Using shape, design, paint, and color, Northwest Indiana artist, Mark Vander Vinne captures the rural scenes many would take for granted, such as the road sign by a batch of trees or the quiet calm of the night sky. With its changing weather, moods, seasons, locations, and times of day, nature is a never-ending source of inspiration for Mark.
His style reflects his wide range of influences poised somewhere between the design and mood of tonalism, the gestural brushwork and color of impressionism, and at times a dash of abstract-expressionism and classic illustration.
With a limited palette of oil paints and a thirst for knowledge, Mark approaches his paintings and his workshops with the same attitude — to have fun, continue to push oneself to learn and grow, always be passionate and give it all you got.
Mark graduated from the American Academy of Art in Chicago, IL and has furthered his education through any means possible, including taking workshops with master artists Ken Auster, Scott Christensen, Marc Hanson, and Kenn Backhaus. Like his many teachers, Mark has a desire to inspire others and share his passion and knowledge of art through his own workshops. His paintings have been featured in numerous solo & group exhibitions as well as plein air events and private collections.
Meet the Artist
What has plein air painting taught you about yourself? Plein air painting has shown me how resilient I can be. Rain, cold, bugs, I'll stick it out until I get what I want to capture from the scene. And humility. Whenever I think I understand light, color, and mother nature, she throws a curveball my way.
What is the furthest you have traveled for your art/plein air? I keep my events fairly regional, so Iowa is the farthest I've gone for a plein air event. I expect that will change. However, I've done plein air painting as far as South Dakota, Maine, and Florida. I hope to travel farther out west to paint, and even overseas, such as Ireland and Scotland.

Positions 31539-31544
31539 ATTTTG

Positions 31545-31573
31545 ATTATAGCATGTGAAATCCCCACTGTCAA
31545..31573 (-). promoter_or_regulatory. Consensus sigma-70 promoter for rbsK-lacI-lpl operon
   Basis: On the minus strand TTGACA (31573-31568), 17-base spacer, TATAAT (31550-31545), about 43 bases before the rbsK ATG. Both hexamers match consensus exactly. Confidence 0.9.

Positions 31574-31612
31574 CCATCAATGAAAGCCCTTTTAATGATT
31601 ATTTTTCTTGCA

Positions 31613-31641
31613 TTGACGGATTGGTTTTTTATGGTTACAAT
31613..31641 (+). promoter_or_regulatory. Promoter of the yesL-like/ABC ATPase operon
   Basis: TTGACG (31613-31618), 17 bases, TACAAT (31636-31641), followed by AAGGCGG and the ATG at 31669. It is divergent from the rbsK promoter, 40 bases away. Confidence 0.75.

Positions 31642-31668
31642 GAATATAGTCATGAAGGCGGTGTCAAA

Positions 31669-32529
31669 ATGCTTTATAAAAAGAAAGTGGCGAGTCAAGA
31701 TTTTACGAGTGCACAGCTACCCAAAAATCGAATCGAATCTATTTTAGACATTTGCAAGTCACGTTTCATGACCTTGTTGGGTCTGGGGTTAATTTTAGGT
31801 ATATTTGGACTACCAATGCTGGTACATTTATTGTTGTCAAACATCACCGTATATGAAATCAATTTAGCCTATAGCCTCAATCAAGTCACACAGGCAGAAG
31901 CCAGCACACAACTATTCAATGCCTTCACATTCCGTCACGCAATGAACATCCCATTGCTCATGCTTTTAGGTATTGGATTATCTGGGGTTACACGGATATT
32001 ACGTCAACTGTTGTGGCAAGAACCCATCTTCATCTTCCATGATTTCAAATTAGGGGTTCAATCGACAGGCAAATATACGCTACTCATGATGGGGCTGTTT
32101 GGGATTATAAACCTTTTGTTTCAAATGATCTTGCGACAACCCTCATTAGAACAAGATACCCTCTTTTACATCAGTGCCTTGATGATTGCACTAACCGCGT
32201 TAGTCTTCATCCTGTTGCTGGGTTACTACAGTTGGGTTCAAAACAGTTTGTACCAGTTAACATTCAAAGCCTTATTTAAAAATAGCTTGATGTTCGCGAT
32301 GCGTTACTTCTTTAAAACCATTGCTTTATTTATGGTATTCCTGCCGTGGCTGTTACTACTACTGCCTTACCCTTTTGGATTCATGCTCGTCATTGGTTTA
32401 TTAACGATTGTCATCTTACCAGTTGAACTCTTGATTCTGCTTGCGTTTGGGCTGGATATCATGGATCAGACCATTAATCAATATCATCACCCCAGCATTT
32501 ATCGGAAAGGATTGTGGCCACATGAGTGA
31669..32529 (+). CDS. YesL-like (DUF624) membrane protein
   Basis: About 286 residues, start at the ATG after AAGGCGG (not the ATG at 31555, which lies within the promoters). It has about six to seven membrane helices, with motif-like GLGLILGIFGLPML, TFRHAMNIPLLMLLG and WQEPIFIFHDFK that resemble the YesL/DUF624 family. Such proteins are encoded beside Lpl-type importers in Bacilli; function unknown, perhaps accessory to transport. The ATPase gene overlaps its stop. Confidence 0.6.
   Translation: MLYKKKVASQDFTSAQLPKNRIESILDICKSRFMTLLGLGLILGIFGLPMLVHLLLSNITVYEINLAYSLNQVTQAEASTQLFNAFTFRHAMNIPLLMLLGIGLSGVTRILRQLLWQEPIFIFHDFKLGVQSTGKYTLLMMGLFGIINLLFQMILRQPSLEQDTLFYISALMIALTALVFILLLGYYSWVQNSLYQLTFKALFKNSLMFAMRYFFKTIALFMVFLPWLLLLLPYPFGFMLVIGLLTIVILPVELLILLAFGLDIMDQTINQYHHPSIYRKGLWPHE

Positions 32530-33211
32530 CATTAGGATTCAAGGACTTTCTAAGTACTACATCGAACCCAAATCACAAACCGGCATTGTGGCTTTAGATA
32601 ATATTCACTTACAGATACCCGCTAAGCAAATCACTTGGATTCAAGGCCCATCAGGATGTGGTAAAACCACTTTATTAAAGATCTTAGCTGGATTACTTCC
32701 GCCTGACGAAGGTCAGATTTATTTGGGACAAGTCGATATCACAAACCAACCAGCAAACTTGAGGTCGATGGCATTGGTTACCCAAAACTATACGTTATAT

Can you share a fond, or unusual, memory of plein air painting? Every plein air painter has their horror stories as well as fond memories. Sometimes they're linked, I remember painting in the First Brush of Spring event in New Harmony, IN. For the final event, you can turn one competition painting in to be judged. As I was getting my painting framed in the back of my car a swarm of black gnats surrounded me. I did my best to wave them away, but needless to say, they landed on the still very wet paint. Black spots were everywhere. I was so frustrated, but what could I do? I was out of time and I still thought it was my best piece, so I turned it in for judging. Surprisingly, the judge gave me an award, even with the dark spots. He said he thought they might have been birds, and then couldn't help himself to some bad puns. "I swarmed right to it." "There's just something about this piece that keeps bugging me." It's always special when a frustration can turn into a good laugh.
What is a recent thing that you painted or drew a picture of? Two trees with a moon in the daytime. I'm a landscape painter and I love the shape of trees. Second to last was a D&D elven character portrait for a friend. Yep, I'm a nerd at heart.
What is your favorite plein air subject, location or time of the year to plein air paint? This is a difficult question for me. I love the variety of subjects, locations, seasons and times of day. That's part of the fun of being a landscape painter. But if I had to narrow it down, I'd say tree shapes and nocturnes. There's just something about the night and the dark shapes that evokes a mysterious mood that I love to try to capture. It's also quite challenging and I'm apt to fail as often as I succeed at those artworks.
What is something that looks fun that you want to try? I've always dreamed of getting into my car and traveling the west, painting the national parks and western America landscapes. I travelled a lot as a child and was fortunate to see many of them. But I do love mountains, canyons, arches, buttes, mesas and the northwest coastline. That all just sounds amazing to paint to me.
Side note: In art school I took a trip out to Denver with friends to see a prestigious oil painting show that included some of the greatest painters of our time, including Richard Schmid, Jaimie Wyeth, Walt Gonske, Buffalo Kaplinski, Burt Silverman, and my watercolor teacher Irving Shapiro to name a few. I didn't get much opportunity to draw or paint the Colorado landscape and I haven't been out that direction in a long, long time. That was a powerful experience and I yearn to get back out there and try to capture my fondness for the scenery.